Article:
OLDSMAR — For the last few months, City Manager Bruce Haddock and his staff have been negotiating with a development group to begin phase one of Market Square, a public/private project downtown envisioned to include offices, restaurants, shops and a public plaza.
The City Council has made revitalizing and expanding Oldsmar's small downtown a priority, but at a recent work session, some council members expressed concern about a 600-space parking garage the city has tentatively agreed to build for the project.
The city already plans to convey land for office buildings to the development group. To finance the parking garage, the city also would have to take out a $10 million, 30-year bond.
"Look, this is tough,'' said council member Jerry Beverland. "It's going to take years and years and years to get back all that we are putting into it, and remember, we're giving away land.''
Over the summer, the city began negotiating a development agreement with its development partners, which include FSA Inc. of Oldsmar (led by architect Francisco Semsch), Kennedy Investments of Tampa and two local technology companies anxious to move their workers into downtown — Vology Data Systems and Tandel Systems Inc.
Phase 1 would involve construction of three office buildings totaling 156,000 square feet for employees of Vology, Tandel and a third business only identified as "the Wellness Center."
Two of the office buildings and the city parking garage would front on State Street between Fairfield Street and Washington Avenue. The third office building would sit at Tampa Road and Washington Avenue.
At this point in the negotiations, the developers have agreed to pay for building construction, building permits, construction plan review fees, city impact fees and eventually, property taxes.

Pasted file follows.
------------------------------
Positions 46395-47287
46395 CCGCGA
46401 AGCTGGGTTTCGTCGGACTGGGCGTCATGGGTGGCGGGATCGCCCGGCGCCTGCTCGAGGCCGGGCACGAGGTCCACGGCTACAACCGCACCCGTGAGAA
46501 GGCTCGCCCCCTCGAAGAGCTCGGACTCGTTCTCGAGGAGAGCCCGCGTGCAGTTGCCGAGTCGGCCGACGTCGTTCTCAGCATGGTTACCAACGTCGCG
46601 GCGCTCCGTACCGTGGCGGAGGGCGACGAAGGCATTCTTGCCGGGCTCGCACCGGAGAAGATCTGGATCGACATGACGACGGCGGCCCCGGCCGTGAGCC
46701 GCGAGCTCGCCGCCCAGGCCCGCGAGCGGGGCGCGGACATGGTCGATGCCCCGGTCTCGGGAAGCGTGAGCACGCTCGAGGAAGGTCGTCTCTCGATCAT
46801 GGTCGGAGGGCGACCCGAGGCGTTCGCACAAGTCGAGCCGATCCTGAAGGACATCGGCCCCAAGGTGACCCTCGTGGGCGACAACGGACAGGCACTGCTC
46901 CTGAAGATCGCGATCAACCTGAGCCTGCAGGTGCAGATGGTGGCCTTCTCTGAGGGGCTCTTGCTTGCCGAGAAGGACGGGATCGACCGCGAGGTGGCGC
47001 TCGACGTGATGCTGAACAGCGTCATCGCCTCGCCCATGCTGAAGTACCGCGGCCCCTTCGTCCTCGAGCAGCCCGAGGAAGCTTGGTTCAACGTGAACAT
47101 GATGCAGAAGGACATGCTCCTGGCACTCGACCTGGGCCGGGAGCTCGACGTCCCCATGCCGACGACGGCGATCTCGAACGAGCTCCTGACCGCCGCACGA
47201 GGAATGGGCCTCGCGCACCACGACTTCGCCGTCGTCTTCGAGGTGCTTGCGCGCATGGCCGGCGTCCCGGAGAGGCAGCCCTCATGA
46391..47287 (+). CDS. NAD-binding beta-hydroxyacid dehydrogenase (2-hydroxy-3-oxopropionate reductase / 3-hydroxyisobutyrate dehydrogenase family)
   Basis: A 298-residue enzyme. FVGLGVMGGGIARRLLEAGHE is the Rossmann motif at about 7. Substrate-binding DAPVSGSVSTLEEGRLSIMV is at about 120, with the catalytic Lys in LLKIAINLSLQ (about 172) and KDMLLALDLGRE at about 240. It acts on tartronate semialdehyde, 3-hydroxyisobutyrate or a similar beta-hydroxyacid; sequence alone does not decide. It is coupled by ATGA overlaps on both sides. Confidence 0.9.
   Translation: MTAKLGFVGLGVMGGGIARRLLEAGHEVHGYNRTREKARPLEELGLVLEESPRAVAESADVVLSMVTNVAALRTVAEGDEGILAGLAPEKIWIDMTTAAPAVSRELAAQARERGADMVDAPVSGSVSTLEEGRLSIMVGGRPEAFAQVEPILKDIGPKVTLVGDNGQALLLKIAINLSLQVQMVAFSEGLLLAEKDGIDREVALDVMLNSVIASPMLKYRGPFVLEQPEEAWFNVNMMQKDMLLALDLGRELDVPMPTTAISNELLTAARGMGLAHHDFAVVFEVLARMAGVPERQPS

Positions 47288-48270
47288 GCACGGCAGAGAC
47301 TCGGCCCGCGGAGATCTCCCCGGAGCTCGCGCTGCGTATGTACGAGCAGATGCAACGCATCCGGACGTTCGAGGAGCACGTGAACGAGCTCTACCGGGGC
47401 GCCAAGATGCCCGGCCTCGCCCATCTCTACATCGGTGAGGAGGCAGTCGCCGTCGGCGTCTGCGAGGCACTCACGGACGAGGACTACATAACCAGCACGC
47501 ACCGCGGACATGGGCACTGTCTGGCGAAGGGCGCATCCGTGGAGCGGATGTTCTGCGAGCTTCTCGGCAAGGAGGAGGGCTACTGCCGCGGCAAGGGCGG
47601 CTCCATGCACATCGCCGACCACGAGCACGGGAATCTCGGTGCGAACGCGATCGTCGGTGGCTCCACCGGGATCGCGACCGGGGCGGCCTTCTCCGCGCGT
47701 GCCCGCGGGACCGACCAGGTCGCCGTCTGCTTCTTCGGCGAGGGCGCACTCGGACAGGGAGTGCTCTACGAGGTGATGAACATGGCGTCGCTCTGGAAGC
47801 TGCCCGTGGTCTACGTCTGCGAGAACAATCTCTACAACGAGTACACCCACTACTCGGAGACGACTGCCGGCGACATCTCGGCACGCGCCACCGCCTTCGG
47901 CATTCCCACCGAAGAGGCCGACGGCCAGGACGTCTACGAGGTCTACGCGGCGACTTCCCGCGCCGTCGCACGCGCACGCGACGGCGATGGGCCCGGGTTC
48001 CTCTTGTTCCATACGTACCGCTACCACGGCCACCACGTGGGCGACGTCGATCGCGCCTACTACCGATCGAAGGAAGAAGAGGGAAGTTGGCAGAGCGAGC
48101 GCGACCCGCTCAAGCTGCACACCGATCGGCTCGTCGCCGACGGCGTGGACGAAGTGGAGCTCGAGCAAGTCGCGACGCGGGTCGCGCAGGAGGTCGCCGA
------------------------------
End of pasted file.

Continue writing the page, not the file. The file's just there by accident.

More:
The city has agreed to provide land for office buildings, construct public infrastructure such as water and sewer, and build and operate a parking garage.
The city and developers have disagreed about how much they must pay to use the garage, which the city will own.
The city has asked the developers to pay a one-time PILOP fee (a payment in lieu of parking fee) of $4,000 for each parking space as well as an annual payment of $700 for each space.
The developer countered with two alternatives, each with lower dollar amounts. Option one is a PILOP fee of $2,000 per space and an annual fee of $500 per space. Under option two, they would not pay any PILOP fee but would pay an annual fee of $700 for each space.
Haddock acknowledged that the difference "is substantial.''
"I ask the council to give me your thoughts and direction on this so we can determine how we'll move forward,'' he said at the work session, where the council was sitting as the Community Redevelopment Agency.
Beverland wasn't the only member concerned about the garage. Council member Linda Norris was also hesitant, saying she was worried about the city "... building a private parking garage with public money.''
However, Mayor Doug Bevis pointed out that the businesses are ready to move into downtown.
"We've got business partners that are ready to deliver,'' he said.
Council member Gabby McGee agreed with Bevis, but said she hopes recruitment of other businesses for downtown will start soon.
"The economy is doing well right now and we don't know how it will be doing in five or 10 years,'' she said. "I think we should capitalize on the movement now.''
In the end, the council reached a consensus to allow Haddock to continue negotiations, with the stipulation that the developers would pay a one-time PILOP fee of $4,000 per parking space and an annual fee of $500 per space.
The council will discuss Market Square and the proposed development agreement again at its Dec. 3 meeting.
Piper Castillo can be reached at email@example.com or (727) 445-4163. To write a letter to the editor, visit tampabay.com/letters.